Milestone for pioneering Medical School


September 28th, 2010

In October 1970, 48 new students started their course at The University of Nottingham — our first ever medical students. Forty years later, the Medical School celebrates its anniversary.

The idea for a Medical School at Nottingham was first mooted after World War II. Healthcare in the East Midlands was badly under-resourced. But it was not until a grant was awarded in 1964 that the University was able to establish the first new Medical School in England in the 20th century.

The School grew from humble beginnings in the cowsheds and caravan behind the Portland Building on University Park, where it was based before the QMC was opened in 1977. Its foundation was led by the inspirational Prof David Greenfield (Hon LLD 1997) and a team of enthusiastic and talented professors and teaching clinicians. Together they pioneered an innovative medical curriculum which became a model for clinical and academic success worldwide.

One of the first cohort, Dr Deborah Bliss, now a Nottingham GP, said: “The course was groundbreaking from the start, with students meeting real patients on the wards from the first term. This was quite different from what was going on in the established schools.”

Alumnus Prof David Walker (Medicine 1975) is now Professor of Paediatric Oncology at the University and Chair of the Pickering Association, which fosters cultural, professional and academic relations between the University, alumni, and present students and staff.

He said: “The University was keen for feedback on the degree and we met regularly with staff to discuss it. With the very early exposure to clinical training there was a feeling we were on a revolutionary course. Our alumni are now leading healthcare institutions and practice across the East Midlands and beyond.”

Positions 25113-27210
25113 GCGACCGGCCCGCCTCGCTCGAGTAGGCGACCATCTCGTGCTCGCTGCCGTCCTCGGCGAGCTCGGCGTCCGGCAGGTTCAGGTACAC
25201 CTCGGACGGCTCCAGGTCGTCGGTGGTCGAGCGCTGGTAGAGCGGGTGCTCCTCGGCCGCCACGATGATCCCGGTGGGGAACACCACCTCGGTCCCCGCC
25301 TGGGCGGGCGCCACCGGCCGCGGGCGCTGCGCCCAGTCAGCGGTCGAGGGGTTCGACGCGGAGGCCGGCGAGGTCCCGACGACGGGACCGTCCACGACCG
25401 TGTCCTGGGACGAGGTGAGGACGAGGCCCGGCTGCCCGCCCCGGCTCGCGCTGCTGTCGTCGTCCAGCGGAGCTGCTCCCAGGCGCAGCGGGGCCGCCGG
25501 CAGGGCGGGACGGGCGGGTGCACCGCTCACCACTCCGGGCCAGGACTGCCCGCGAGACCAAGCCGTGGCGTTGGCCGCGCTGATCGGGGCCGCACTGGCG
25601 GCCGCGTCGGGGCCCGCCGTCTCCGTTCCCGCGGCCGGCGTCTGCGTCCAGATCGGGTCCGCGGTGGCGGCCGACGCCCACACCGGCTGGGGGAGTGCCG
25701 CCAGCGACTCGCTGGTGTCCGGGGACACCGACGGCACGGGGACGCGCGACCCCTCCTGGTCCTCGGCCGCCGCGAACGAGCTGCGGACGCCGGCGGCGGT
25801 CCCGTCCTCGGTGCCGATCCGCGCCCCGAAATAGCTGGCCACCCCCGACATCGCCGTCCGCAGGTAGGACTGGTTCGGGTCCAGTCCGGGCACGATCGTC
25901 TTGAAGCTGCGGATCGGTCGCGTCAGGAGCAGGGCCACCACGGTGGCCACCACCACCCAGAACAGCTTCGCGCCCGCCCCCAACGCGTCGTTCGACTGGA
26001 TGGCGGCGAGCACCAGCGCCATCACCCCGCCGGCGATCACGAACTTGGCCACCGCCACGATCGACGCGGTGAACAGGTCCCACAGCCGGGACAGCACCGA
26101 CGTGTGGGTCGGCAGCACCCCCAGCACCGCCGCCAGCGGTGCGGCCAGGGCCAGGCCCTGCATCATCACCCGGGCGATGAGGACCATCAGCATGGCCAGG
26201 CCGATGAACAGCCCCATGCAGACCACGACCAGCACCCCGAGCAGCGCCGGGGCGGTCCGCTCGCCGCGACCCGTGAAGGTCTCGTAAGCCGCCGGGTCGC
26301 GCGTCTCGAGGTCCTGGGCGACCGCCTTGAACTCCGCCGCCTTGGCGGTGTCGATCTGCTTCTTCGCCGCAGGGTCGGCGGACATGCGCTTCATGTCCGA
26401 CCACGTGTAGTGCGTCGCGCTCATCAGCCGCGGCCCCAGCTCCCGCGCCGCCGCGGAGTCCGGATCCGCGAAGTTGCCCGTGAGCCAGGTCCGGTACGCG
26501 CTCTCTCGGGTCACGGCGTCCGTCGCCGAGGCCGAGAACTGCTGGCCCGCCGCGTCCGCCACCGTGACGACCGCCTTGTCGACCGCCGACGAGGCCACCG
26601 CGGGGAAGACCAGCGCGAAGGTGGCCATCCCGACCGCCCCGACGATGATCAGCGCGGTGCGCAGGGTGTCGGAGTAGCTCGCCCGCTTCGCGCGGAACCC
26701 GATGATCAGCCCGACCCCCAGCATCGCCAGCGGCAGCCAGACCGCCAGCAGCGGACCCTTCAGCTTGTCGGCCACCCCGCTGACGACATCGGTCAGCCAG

The Medical School now takes around 265 students on the undergraduate course and a further 90 post-graduate students on the fast-track Graduate Medicine course at Derby City General.

Associate Dean for Medical Education, Prof James Lowe, said: “Our most recent evaluation by the GMC in 2009 was excellent. We now use cutting-edge educational methods, including a simulation centre to give students vital experience to develop their skills.”

Dean of the Faculty of Medicine and Health Sciences, Prof Ian Hall, said: “To mark the 40th anniversary the School is staging a day of guest lectures on October 15th. The speakers include our distinguished Boots Professor Sir Peter Rubin, chair of the GMC, who will give a talk called ‘Doctors aren’t what they used to be!’. The keynote speaker is the Head of the College of Medicine and Veterinary Medicine, Prof Sir John Savill, who will discuss ‘The Future of Academic Medicine’.”

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